In Debt

I have an acute awareness of fairness and equity.  If you’ve ever shouted me a coffee, given me a lift, or covered the cost of a gig ticket for me, your kind gesture has not been forgotten.  And since I also hate feeling like I owe anyone anything (even if it’s only me making me feel that way), I’ve probably already paid you back or returned the favour in some form.  It’s only natural*, then, that my sense for what’s fair and right extends to my conduct as a PhD student.

Having recently passed the “halfway mark” of the PhD (1.5 years in to a 3-year full-time PhD scholarship), I often find myself taking pause to reflect on the incredible support I’ve received to this point in my candidature.  I’ve had great guidance from my supervisors to guide me through the process to this point (shout out to Paul Gastin, Tony Rice, and Luana Main!).  I’ve been “mentored” by other academics and professionals, both within sport science and completely outside of it!  I’ve learned from the experiences of postdocs and other PhD students a little further down the track than myself.  And of course, there have been those transient but nonetheless valuable supporters with whom I’ve connected through the interwebs 😉

The challenge that remains for me is to feel like I am giving back.

Paying it forward

What could I, a lowly PhD student, possibly offer to balance the ledger with the esteemed professors, the established academics, and other clever people who have helped pave this path I am on?  Having little of value to give back, it seems to me that the only fair solution is to pay it forward.  I’ve tried to live much of my life with this in mind, and my life is only richer for it.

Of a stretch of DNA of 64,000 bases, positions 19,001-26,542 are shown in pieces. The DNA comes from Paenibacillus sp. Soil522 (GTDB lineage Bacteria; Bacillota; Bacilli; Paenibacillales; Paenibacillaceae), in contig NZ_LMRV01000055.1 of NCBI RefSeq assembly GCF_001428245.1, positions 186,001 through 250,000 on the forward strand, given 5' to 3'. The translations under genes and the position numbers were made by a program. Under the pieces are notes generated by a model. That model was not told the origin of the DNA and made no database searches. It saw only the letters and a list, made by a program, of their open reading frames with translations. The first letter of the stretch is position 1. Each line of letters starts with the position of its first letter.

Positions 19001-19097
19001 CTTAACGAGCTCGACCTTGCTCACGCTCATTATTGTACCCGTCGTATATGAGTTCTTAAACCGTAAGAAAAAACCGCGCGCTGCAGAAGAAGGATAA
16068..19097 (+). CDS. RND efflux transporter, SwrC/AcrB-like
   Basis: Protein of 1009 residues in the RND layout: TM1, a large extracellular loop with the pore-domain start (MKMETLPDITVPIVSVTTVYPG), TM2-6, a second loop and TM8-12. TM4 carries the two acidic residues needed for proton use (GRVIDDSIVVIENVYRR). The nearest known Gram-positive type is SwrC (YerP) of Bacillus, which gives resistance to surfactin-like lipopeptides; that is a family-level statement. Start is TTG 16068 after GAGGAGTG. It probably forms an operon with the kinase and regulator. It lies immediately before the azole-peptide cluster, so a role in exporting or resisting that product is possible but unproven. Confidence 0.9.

As I neared the end of my days of playing junior basketball, I decided to become a volunteer coach for my club.  I wanted to give back to the sport that taught me to value teamwork, persistence, organisation, foresight.  For four years, I coached boys and girls, kids as young as 7, young adults playing at Under 20s level, and everything in between.  In the process, I acquired and developed skills and knowledge that continue to bolster my work today – communication across a wide range of ages, patience, forward planning, conflict resolution, group management, young athlete development, body language awareness, and much more.

Ironically, in coaching to give back, I only received greater rewards.  Every experience I have as a PhD student continues to reinforce the same message: paying it forward is even more powerful than paying it back.  I think my PhD life has been so rich this year because I’ve been in a position to pay forward the lessons I’ve learnt from others.  The power is in the spreading of wealth, in bonding over common challenges, in sharing the kind of insights that come with having inched a little further along the path.  And of course, there’s a lot to be said for the kind of support we have in our School: a culture that encourages autonomy within community.  It’s a heady mix and an intoxicating environment, in the best possible way.

* I couldn’t let this blatant Crowded House reference go by without explicitly commenting on it.  Lately, I’ve been falling in love with Crowded House all over again, with “It’s Only Natural” being one of my all-time favourite CH tunes.  I feel like the voices of Neil and Tim Finn have soundtracked much of my life, but it still amazes me that I can pop my earphones in and immediately settle into relaxed focus.  To steal a line from Inger Mewburn, there’s a blog post in that! 🙂

One comment

  1. Such a great idea. I’ve thought about what I could possible do for my supervisors to thanks them for all their time and support during my honours year this year. I sadly struggled, similar to you, to think of what a student do for a professor! So, instead paying forward my time and support to newcomers to the honours world has been a new project of mine 🙂

Leave a Reply

Fill in your details below or click an icon to log in: Logo

You are commenting using your account. Log Out /  Change )

Twitter picture

You are commenting using your Twitter account. Log Out /  Change )

Facebook photo

You are commenting using your Facebook account. Log Out /  Change )

Connecting to %s